Noticeable recently have been determined attempts by Chinese policy officials to talk up the economy. One oft-repeated mantra emerging from Beijing is that the economy started to turn the corner last month in response to some of the stimulatory measures adopted previously. Thus far, the evidence to back up this claim is decidedly mixed. A gauge of non-manufacturing produced by the National Bureau of Statistics and the China Federation of Logistics and Purchasing registered a 3mth high in June, although the various PMI surveys for the manufacturing sector released over recent days suggest activity remains quite subdued. Moreover, lending by China’s four major banks fell sharply last month, by almost 25%!
Notwithstanding the official rhetoric, our sense is that China will continue to press ahead with additional measures to ease financial conditions and the stance of monetary policy in the months ahead. At a local level, policy officials have been prepared to relax property controls, with Beijing prepared to look away in most instances. These measures have included home subsidies and discounted mortgages for first-home buyers in some major cities. While officially still determined to prevent house prices from rising, the central government is also keen to prevent property prices from falling too quickly in some areas. With an increasing number of the larger developers experiencing financial difficulties, new construction is still declining in many areas.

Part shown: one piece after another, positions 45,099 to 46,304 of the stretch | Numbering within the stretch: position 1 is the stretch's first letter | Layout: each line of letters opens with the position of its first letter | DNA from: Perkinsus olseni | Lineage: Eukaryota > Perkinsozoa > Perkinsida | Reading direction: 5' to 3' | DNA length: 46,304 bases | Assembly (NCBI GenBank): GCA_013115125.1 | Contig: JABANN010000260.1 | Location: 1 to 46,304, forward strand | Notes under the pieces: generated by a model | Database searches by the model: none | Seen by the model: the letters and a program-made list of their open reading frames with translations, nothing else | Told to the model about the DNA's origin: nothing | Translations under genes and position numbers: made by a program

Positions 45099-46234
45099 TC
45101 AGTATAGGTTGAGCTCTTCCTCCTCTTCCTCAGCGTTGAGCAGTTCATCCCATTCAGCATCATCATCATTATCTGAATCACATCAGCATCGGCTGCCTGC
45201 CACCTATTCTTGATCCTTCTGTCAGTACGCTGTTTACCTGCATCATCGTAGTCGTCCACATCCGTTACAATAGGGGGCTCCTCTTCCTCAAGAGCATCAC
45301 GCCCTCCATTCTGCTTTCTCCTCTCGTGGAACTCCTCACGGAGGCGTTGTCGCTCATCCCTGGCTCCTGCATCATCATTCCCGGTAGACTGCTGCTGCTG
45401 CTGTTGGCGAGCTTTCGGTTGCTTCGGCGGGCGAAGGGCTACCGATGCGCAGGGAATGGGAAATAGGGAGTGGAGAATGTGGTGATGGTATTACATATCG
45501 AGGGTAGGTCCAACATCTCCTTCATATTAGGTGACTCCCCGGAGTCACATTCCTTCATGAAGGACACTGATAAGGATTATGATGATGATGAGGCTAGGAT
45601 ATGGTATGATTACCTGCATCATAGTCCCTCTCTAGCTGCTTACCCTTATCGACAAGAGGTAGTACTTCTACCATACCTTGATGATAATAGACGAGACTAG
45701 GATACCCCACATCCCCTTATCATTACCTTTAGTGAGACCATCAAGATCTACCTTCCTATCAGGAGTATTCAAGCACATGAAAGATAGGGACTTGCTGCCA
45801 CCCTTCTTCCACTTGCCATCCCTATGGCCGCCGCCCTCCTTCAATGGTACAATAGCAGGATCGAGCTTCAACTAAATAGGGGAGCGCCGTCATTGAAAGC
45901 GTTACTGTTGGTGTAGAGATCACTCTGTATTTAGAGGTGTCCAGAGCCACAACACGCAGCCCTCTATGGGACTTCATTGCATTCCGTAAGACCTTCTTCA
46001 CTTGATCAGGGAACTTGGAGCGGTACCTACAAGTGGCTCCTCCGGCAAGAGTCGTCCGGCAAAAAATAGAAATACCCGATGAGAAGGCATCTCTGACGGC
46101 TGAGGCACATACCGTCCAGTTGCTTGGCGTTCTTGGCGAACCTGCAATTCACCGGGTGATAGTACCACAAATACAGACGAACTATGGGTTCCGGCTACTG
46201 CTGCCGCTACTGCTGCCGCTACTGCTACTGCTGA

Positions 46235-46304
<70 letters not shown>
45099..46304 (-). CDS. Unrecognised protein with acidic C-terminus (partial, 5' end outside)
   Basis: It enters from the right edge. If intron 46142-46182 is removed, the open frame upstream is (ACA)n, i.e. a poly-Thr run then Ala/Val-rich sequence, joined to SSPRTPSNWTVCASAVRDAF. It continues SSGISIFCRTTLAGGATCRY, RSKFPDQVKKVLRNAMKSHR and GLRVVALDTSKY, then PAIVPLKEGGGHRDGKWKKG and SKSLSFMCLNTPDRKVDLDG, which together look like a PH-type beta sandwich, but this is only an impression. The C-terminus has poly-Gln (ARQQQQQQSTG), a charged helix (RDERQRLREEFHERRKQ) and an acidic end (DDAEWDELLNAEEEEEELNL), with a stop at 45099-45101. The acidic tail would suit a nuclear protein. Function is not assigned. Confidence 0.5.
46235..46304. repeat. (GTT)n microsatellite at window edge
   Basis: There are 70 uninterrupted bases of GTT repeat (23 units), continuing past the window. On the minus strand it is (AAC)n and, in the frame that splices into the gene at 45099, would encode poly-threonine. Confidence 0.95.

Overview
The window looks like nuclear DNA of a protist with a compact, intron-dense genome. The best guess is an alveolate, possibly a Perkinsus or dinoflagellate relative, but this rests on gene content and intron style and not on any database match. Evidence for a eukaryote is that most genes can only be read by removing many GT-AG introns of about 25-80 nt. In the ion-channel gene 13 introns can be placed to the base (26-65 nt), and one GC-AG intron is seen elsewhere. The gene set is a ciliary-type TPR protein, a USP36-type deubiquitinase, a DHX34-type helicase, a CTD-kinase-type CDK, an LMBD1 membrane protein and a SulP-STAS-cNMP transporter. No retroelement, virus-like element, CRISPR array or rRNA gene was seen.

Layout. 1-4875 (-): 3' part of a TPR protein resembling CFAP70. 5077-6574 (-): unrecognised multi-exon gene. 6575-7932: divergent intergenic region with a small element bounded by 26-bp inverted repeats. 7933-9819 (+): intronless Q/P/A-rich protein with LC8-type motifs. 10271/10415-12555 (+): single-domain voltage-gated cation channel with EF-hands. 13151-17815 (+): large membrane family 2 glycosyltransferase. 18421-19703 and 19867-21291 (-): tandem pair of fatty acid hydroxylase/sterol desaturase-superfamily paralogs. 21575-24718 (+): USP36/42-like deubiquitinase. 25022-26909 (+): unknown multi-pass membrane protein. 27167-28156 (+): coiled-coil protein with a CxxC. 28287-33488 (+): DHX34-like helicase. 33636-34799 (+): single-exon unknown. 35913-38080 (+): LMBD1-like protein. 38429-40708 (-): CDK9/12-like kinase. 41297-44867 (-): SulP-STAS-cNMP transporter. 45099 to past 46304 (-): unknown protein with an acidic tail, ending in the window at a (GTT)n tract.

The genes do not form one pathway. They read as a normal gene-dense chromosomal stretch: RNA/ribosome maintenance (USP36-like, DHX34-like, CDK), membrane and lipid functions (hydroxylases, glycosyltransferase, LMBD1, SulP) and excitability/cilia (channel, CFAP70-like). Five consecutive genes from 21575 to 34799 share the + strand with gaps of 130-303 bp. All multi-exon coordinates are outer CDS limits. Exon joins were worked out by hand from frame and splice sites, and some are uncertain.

As we have been arguing recently, there is still plenty of potential for China to ease monetary policy in the next few months, including lower interest rates and some further reductions in bank reserve requirements.